Don’t Be Fooled By The Rocks That I Got.

Y’all, that last entry was all different kinds of vague.  Forgive me.  To make up for it, here are two cat photos.

This is a photo of Alice B. Toklas sleeping, which, besides chewing on logs and scratching down the very walls of houses, is pretty much all that she does.

This is a photo of Alice B. Toklas sleeping, which, besides chewing on logs and scratching down the very walls of houses, is pretty much all that she does.

This is a picture of Gertrude Stein doing ... this.

This is a picture of Gertrude Stein doing … this.

Also, here is the video for “Jenny from the Block,” which is always important, though it is, disappointingly, not a song about geology.

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The Photobiography of Alice B. Toklas

People of the Internets, here’s the thing. Or, rather, here are the things. Whichever. So.

1. Circumstances persist.
2. Therefore, my hiatus also persists.
3. One great wish persists through circumstances and hiatus, and that is to have famous cats.
4. Therefore and thusly, I thought I’d take a brief break from my break to make a brief but incredibly important update.
About my cats.  Because this is the Internet, after all.

This is a story about Alice B. Toklas, and this story about Alice B. Toklas begins when Alice B. Toklas decided that she was tired of me petting her because I always, somehow, am doing it wrong.  She pushed my arm away to let me know just how wrongly I was doing it.

This is a story about Alice B. Toklas, and this story about Alice B. Toklas begins when Alice B. Toklas decided that she was tired of me petting her because I always, somehow, am doing it wrong. She pushed my arm away to let me know just how wrongly I was doing it.

However, she soon ran into a problem.

She decided to stay there, pushing my arm away, just in case I got any more ideas about doing anything else wrong. However, she soon ran into a problem.

A sleepy, sleepy problem.

A sleepy, sleepy problem.

And then she fell asleep, sitting up, pushing my arms away, snoring, and singing.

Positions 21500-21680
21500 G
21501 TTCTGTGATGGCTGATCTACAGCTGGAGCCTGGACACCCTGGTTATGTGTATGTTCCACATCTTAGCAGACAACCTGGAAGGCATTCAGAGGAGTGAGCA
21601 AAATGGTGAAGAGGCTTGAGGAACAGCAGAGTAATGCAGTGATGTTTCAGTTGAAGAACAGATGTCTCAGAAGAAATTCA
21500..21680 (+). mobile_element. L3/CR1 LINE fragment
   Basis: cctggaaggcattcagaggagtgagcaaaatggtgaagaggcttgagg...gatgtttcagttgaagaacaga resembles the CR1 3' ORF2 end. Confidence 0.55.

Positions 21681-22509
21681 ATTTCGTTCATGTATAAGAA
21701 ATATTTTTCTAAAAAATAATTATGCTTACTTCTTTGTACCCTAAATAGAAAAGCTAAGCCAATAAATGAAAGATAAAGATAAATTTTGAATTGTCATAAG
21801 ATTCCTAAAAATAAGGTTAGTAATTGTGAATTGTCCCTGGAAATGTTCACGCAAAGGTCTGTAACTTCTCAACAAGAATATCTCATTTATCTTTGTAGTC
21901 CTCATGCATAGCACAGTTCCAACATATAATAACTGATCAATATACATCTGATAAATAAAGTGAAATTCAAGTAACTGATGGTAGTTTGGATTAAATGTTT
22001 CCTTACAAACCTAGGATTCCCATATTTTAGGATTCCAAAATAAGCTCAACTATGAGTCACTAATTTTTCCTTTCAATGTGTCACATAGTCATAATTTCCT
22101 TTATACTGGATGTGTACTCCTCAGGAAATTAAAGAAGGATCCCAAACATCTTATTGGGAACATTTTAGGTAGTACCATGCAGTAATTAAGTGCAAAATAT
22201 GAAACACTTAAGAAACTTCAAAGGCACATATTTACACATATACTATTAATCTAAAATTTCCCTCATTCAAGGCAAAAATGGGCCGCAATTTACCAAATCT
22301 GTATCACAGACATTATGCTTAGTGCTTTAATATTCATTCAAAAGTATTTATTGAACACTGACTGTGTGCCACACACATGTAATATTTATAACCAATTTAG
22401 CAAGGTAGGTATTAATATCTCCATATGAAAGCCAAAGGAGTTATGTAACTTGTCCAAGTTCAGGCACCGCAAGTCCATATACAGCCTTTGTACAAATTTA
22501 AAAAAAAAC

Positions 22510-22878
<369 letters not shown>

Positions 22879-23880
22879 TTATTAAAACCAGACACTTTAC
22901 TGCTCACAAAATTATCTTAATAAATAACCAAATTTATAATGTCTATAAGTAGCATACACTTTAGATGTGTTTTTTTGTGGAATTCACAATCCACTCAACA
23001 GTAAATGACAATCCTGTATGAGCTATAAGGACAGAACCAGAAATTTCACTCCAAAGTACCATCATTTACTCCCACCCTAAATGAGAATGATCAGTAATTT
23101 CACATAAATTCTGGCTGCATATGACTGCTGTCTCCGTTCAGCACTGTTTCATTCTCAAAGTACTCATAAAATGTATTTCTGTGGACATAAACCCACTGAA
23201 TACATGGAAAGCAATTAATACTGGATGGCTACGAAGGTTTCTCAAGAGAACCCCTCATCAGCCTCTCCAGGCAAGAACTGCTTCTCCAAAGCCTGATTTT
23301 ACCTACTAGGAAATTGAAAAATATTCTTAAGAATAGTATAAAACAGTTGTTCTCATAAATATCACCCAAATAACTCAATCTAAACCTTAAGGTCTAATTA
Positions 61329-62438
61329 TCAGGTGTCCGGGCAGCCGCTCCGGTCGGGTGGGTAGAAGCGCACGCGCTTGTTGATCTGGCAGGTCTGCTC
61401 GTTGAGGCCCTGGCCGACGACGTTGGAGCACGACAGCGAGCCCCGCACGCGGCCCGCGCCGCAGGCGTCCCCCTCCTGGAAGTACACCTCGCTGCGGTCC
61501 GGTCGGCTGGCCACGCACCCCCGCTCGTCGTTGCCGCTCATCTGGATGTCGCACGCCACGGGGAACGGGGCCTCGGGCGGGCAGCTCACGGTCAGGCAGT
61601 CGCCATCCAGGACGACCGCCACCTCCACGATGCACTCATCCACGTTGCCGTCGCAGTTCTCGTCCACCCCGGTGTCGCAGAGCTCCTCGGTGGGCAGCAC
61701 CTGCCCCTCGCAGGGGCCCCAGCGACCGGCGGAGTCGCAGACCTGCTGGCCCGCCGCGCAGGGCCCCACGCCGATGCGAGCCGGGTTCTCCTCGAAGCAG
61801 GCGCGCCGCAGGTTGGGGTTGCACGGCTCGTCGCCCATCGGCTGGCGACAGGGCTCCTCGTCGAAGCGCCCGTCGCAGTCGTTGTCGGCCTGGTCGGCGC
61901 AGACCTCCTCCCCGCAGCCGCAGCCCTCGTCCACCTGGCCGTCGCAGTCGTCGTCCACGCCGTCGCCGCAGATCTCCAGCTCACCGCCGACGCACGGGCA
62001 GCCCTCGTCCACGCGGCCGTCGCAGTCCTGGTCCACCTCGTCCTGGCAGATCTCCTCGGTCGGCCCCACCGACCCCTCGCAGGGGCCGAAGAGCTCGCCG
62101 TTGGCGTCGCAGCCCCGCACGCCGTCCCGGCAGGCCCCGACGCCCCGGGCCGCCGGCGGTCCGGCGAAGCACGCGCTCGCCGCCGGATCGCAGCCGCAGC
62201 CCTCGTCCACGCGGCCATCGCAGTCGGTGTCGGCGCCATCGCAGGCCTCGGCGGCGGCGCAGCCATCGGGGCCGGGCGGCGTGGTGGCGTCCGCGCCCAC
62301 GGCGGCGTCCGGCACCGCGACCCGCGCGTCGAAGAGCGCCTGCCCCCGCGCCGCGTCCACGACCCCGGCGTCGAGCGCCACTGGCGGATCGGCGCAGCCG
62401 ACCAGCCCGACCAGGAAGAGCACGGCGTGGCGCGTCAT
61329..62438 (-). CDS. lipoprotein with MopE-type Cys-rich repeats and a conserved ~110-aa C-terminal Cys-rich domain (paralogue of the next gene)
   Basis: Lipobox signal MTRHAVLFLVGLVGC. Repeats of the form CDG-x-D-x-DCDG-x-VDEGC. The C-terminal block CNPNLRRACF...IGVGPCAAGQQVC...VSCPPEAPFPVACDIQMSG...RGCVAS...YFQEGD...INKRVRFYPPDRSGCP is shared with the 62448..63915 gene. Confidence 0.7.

And then she fell asleep, sitting up, pushing my arms away, snoring, and singing.

Meanwhile, Gertrude Stein rolled around on the carpet in a fury of smouldering rage.

Meanwhile, Gertrude Stein rolled around on the carpet in a fury of planet-vaporizing rage.

The End.

Now we should all go read some of the leaked lyrics from Yeezus because, people, Kanye West raps about croissants like he means it.

 

“And on the radio you hear ‘November Rain;’ that solo’s awful long, but it’s got a good refrain.”*

People of the Interwebs:

Listen.

It’s April fourth.  I live in south Georgia.  Like, coastal south Georgia.  And it’s cold.  It’s cold and awful and rainy and generally so terrible weather-wise that Gertrude Stein has been inspired to spend all day and night singing her “Cold and Awful and Rainy and Generally So Terrible

This is a picture of Gertrude Stein, taken as I type.  She's this close to my face.  And singing.  It's a lot to deal with.

This is a picture of Gertrude Stein, taken as I type. She’s this close to my face. And singing. It’s a lot to deal with.

Weather” aria, which is the saddest song in Gertrude Stein’s entire repertoire, besides the “You Didn’t Set You Alarm and I Realize You Want to Sleep In But Hey, Treats?” aria.

However, it’s April.  It’s National Poetry Month, and if poetry celebrates anything, it’s anything that’s cold and awful.  Therefore, I’m making the best of the weather and looking for the best in today — and one of the best things is this announcement: I’m going to be on the radio tomorrow.

No, really.  Someone is actually going to let me talk on the radio without the FCC present.